People in the WSM corporate office, wake up. There is a lot of anger in our co-op. If you don't start including, that anger is going to start expressing itself in unhealthy ways.

Saturday, October 3, 2015

*UPDATE* 3rd Carrboro Community Forum on Policing

Just heard from Carrboro, NC Alderman Damon Seils, via Carrboro Police Chief Horton, that the third Carrboro Community Forum on Policing will, in fact, on this occasion, be held in the OWASA community room. Beginning at 7.00pm, on Wednesday, October 28th. See you there!

Thursday, October 1, 2015

How To Piss Off An Israeli Intelligence Officer ...

I'm not always the brightest bulb on the Christmas Tree. But I get there in the end. Even if it takes me 27 years.

Those of you who have read my book (Maggie's Hammer), will know that there is an intimate connection between Ari Ben-Menashe, his book (Profits of War - just reprinted by my publisher, courtesy of my intro) and my book. Indeed, it is why I made contact with Ari in the first place.

It was back in 1992. I was trying to make some sense of what it was my friend, Hugh Simmonds CBE, had been involved in. What arms dealing, with which country, on behalf of whom?

I found myself in Atlanta, Georgia in 1992. Working with my brother. But, as co-incidence would have it (or was it co-incidence (?) - another book, for another time). There was a major court case coming to a head in Atlanta. Concerning the illegal provision of loans by a bank called BNL to US and UK companies attempting to sell arms to Iraq in contravention of a UN arms embargo.

So, my attention was on Iraq. Ari first published his book that year. I bought it, as I had bought hundreds of others, hoping to find some set of circumstances that might fit Hugh's activities and death.

In his book, Ari described how, among many other adventures, while Counter-Terrorism Adviser to Israeli Prime Minister, Yitzhak Shamir, he had been tasked by Shamir, in about 1986, with stopping the illegal trade in arms being engaged in by the West (primarily Great Britain) with Iraq.

As part of this task, Ari detailed an Israeli operation to send assassins into Europe in November of 1988, to take out the primary protagonists in this illegal trade of arms with Iraq.

I wrote to Ari, out of the blue, asking him if he knew Hugh. Amazingly enough, he called me 24 hours later to say that he had Hugh's name on a list of people of interest. According to that list, Hugh had been arranging a deal to sell GEC (UK) engines to Iraq, in order to extend the range of their SCUD-B missiles. An extension which would have put Israel in range. And Hugh had died as a result of being on that list.

I met with Ari twice, and spoke with him on and off between 1993 and 1996. I liked him. I like rogues. He was very generous with his time and his information. He was good company. And I'm happy that my publisher has agreed to reprint his book.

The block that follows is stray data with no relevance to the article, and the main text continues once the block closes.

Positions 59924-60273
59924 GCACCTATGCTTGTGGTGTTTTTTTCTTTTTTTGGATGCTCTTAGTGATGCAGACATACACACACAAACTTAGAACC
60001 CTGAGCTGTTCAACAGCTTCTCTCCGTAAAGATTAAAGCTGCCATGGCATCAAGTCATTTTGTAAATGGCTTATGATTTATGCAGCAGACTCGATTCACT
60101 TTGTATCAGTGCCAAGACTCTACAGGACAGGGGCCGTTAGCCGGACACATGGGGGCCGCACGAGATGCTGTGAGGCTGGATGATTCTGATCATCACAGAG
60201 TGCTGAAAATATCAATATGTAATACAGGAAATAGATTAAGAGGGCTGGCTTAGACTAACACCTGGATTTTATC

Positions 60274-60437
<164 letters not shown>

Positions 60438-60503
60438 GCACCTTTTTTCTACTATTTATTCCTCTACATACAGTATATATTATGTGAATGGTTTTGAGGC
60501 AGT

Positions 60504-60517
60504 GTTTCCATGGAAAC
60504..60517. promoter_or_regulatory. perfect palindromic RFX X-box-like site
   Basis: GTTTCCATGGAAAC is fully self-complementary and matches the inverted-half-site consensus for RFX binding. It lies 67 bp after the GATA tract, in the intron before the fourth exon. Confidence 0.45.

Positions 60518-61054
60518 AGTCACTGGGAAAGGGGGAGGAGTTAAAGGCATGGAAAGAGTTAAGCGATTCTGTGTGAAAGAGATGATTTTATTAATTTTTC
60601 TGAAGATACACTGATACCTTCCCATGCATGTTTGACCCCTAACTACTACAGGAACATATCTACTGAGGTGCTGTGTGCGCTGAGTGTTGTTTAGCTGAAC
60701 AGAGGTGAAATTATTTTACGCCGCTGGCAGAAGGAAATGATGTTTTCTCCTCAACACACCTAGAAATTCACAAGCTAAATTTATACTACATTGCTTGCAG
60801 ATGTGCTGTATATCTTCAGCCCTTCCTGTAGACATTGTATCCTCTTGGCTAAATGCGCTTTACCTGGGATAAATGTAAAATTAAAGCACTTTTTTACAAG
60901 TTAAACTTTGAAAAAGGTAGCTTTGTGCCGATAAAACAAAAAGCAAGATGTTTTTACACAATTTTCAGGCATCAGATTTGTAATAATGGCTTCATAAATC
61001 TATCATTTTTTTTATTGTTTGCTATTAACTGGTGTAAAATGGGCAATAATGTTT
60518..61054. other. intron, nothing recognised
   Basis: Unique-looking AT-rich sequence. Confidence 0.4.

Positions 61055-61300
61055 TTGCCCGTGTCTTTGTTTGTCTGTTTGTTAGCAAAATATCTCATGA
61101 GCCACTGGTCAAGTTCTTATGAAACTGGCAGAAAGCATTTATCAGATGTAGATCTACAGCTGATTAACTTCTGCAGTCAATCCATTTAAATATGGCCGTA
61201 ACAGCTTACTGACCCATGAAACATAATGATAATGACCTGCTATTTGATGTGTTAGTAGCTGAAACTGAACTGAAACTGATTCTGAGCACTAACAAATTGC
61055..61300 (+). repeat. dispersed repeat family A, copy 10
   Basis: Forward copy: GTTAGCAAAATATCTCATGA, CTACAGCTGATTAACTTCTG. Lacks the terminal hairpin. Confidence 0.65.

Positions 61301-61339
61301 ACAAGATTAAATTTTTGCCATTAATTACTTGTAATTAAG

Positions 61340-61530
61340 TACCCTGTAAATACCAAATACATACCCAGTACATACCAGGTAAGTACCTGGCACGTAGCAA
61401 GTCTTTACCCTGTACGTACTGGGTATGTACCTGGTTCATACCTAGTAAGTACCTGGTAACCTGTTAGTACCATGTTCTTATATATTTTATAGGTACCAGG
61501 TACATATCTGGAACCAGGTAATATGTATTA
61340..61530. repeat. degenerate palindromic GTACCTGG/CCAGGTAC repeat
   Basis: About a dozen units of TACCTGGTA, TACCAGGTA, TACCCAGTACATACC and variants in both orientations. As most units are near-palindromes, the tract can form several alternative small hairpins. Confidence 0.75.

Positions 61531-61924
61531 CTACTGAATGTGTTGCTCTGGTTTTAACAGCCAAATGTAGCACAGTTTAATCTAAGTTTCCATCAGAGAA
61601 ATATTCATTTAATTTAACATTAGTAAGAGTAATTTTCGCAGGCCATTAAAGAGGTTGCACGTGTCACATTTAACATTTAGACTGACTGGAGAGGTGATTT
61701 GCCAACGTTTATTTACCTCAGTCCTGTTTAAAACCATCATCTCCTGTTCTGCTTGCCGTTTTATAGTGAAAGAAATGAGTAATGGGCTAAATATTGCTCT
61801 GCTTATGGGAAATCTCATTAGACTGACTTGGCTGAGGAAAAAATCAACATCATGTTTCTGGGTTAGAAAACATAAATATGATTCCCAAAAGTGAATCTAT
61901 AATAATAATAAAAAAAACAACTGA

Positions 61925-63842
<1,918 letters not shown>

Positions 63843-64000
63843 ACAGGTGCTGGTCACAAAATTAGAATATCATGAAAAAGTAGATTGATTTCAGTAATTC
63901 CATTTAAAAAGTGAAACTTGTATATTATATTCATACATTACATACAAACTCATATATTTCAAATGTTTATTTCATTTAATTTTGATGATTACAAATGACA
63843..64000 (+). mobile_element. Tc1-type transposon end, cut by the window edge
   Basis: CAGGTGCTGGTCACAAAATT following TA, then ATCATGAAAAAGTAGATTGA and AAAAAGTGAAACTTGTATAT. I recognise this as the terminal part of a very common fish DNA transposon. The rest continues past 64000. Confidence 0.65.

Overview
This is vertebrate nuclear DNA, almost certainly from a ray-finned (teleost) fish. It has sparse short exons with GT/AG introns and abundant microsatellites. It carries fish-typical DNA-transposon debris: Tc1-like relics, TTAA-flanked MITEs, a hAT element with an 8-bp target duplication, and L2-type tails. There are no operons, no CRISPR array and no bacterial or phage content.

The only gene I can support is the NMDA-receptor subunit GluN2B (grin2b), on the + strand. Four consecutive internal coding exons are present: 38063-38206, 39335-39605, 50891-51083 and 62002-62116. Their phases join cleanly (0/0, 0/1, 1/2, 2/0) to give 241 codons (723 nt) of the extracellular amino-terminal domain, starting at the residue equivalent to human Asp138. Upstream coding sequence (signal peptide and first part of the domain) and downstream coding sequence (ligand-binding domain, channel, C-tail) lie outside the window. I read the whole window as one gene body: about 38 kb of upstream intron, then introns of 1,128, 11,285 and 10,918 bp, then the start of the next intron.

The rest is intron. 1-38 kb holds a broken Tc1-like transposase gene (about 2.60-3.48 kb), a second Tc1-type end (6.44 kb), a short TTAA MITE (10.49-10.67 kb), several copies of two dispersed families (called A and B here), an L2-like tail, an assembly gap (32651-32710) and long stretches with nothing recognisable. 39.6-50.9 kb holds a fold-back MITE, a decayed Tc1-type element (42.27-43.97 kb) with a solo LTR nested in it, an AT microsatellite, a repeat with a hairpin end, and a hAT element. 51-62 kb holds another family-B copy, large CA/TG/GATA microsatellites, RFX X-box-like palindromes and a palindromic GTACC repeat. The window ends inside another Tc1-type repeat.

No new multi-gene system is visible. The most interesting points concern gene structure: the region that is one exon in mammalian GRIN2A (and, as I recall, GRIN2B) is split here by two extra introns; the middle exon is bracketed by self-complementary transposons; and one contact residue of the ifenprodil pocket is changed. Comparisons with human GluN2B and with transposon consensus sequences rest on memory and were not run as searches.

All of this within certain boundaries. My British Intelligence source once told me, 'once a boy scout, always a boy scout.' Ari is a controversial figure. But, he is alive. Which means he is a former nothing. And is likely being used by the Israelis to undertake stuff they can't be openly associated with.

I have never been clear why Ari spoke, and still speaks, with me. He could simply have ignored me. Did he want to know what I knew? Was I useful to him? Was I being fed false information, to deflect? If so, whom and from what?

All I know is that he did speak with me. And, bless him, he lied on occasions. And I have had, and still have, to sort out the truth from the chaff.

For the period 1993-1995, Ari's line was, Hugh is a name on a list. 'We' are interested in him because we now believe that he was a primary component in the pipeline of arms to Iraq, and the flow of illegal arms kickbacks to senior politicians within Great Britain, both Labour and Conservative, and including the Thatcher family.

It follows as night follow days that, if indeed Ari is correct, and Hugh was that important component, then the Israelis would have liked to have known about Hugh in the Eighties, because Shamir had tasked Ari with stopping the pipeline of arms to Iraq.

I met Ari for the second time in Montreal, in 1995. In a small hotel room. Eight storeys up. I know. I counted. It was at this meeting that I told Ari that he was lying. Cf. Counting storeys.

Ari went silent, and very frosty. Frosty looks from Israeli Intelligence officers are right up there at the top of the list of Tums moments. 'Why would you say that?' Because you keep pretending Hugh is a name on a list. You can't know what you keep telling me you know unless you knew Hugh.


Got from 1-6 counting storeys before Ari spoke again. 'Yes,' he said with a smile, 'but he wasn't using that name.'

Bathroom break.

The last time I spoke with Ari was in 1996, after Hugh's British Intelligence partner, Reggie von Zugbach de Sugg (I am honestly making up none of this), told me that Hugh had been trained to kill.

I had a fairly blunt conversation with Ari. In which he denied that the Israelis had taken out Hugh ('we wouldn't take out someone like that'), and merely posited that Hugh had got into such a tangle with so many different agencies that he was going to have 'to go' sooner or later. In some fashion.

For years, that is where I left it. Until these past two weeks. I told you. My brain is not always the fastest.

At the beginning of this year, Ari very kindly agreed to put an up-to-date quote on the back of my book. Confirming that Hugh had been part of the team that had laundered proceeds back from illegal arms deals with Iraq in the Eighties.